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I loved the Muppets as a kid -- "The Muppet Show" is one of the few programs my parents' ambitious first-child rules about TV would allow -- and I remember them fondly. But I had misgivings about "The Muppets" going in, for two reasons. The first is that, while I like Jason Segel, he works better for me as a seasoning and not the main course.
  • By Sarah D. Bunting
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  • February 13, 2012 6:56 AM
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VIDEO SLIDE SHOW: The Muppets' greatest hits

After Jim Henson’s death, the Muppet troupe spent a couple of decades wandering the pop culture wilderness, trying but mostly failing to get in touch with the magic that once fueled their popularity. They got a big step closer two winters ago, when “Muppet Bohemian Rhapsody,” their first hit viral video, debuted on YouTube. This week they’ve got their first big-screen hit in almost three decades, “The Muppets,” written by and co-starring comic actor and Henson obsessive Jason Segel. “It bumbles along episodically from one thing to the next — hey-ho! — and captures the spirit of Henson’s ‘Muppet Show’ admirably,” writes my colleague Andrew O’Hehir.
  • By Matt Zoller Seitz
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  • November 27, 2011 3:54 AM
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Jason Segel's THE MUPPETS proves it's time for Kermit & Co. to pack it in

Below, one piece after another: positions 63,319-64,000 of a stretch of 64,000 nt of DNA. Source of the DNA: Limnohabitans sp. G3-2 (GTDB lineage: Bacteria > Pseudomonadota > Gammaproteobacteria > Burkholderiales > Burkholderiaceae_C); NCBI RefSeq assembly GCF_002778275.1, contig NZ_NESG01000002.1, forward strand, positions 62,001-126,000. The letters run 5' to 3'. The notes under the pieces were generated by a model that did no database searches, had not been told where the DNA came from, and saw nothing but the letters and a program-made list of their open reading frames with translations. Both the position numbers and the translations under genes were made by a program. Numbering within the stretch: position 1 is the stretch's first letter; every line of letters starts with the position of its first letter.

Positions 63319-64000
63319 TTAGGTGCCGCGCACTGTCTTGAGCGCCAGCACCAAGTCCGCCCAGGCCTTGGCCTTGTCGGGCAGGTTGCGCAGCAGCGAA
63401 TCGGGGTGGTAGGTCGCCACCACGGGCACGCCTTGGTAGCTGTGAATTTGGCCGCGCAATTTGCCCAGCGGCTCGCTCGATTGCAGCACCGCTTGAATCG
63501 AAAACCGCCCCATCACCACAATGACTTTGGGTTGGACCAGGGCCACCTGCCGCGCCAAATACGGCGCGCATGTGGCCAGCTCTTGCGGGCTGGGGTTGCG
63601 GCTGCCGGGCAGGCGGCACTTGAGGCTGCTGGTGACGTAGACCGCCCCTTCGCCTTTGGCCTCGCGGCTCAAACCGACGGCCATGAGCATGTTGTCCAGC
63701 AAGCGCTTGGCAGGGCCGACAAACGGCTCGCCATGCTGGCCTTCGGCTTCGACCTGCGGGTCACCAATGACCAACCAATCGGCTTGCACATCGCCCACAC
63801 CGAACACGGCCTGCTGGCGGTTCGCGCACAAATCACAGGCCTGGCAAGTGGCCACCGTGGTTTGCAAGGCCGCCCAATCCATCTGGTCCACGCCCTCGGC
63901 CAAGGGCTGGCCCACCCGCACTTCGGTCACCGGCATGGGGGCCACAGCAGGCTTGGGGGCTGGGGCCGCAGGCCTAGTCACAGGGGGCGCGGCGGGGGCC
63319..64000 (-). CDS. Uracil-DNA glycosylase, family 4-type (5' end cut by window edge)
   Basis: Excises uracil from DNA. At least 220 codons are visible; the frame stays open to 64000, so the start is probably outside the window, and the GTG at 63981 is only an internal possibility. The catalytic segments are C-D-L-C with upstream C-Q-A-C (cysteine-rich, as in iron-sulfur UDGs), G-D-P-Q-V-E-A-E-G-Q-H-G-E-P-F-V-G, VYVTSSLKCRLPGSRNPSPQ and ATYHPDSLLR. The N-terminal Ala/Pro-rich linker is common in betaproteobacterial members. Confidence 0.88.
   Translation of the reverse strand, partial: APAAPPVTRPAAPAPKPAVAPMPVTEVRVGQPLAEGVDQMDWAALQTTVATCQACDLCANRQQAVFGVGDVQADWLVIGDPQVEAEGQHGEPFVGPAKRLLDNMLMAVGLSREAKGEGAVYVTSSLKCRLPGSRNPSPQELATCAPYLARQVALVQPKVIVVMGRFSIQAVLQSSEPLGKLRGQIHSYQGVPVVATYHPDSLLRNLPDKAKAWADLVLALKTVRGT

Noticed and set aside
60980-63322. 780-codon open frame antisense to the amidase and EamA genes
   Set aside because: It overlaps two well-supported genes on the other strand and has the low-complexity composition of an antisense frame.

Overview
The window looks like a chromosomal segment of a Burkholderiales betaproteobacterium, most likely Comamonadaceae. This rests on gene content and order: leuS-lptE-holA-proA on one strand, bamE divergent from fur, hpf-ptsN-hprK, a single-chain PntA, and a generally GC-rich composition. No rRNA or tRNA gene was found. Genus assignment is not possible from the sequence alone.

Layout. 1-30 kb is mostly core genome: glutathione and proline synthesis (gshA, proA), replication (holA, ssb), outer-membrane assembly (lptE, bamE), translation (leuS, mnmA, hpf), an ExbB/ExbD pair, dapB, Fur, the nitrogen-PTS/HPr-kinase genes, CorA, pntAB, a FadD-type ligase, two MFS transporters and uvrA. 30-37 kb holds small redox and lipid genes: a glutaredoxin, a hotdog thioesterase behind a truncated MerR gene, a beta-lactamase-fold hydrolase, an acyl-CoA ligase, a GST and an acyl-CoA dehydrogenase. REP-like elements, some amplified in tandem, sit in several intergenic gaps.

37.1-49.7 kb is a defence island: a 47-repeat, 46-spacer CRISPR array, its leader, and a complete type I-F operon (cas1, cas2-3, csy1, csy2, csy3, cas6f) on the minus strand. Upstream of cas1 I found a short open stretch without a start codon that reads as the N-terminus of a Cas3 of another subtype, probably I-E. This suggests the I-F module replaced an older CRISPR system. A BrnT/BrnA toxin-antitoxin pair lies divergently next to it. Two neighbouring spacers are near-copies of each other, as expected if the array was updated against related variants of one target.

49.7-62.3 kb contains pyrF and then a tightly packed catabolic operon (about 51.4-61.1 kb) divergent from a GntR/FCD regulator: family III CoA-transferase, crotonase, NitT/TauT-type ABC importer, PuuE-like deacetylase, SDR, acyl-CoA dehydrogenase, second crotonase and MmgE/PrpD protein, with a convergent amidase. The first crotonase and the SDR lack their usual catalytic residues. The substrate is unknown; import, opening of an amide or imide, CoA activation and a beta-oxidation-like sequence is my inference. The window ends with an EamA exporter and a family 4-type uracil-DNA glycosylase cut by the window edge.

In his effort to revitalize the brand, Jason Segel exposes his fondness for the Muppets as boldly as he exposed his naked body in Forgetting Sarah Marshall. No hidden agendas here, The Muppets is packed with full-frontal nostalgia that suggests not just Segel’s desire to relive the magic of yesteryear but also his fervent belief that the Muppets’ charms can cast an equally powerful spell today. The Muppets, which Segel co-wrote with Nicholas Stoller, opens with an outright appreciation of The Muppet Show and the not so subtle implication that Segel spent his childhood feeling as if the Muppets were part of his family. If you’re a hardcore fan and realize how much the brand’s spirit has strayed from its roots since Jim Henson’s death in 1990, this is exactly the kind of opening you want to see, and it’s equally encouraging when, not much later, Segel’s Gary and his brother Walter (a Muppet performed by Peter Linz) break into song. The film’s rousing opening number, “Life’s a Happy Song,” captures some of the cherished Henson-era optimism and sweetness in its title alone, and the lyrics have a casually playful absurdity to them that feels just right. But the capper is a massive dance routine at the end of the song, when the citizens of Smalltown, USA, come flooding into the frame to form a leg-kicking, jazz-handsing chorus, creating a spectacle that would rank among the all-time greatest Muppet moments if not for one small problem. None of them are Muppets.
  • By Jason Bellamy
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  • November 26, 2011 7:15 PM
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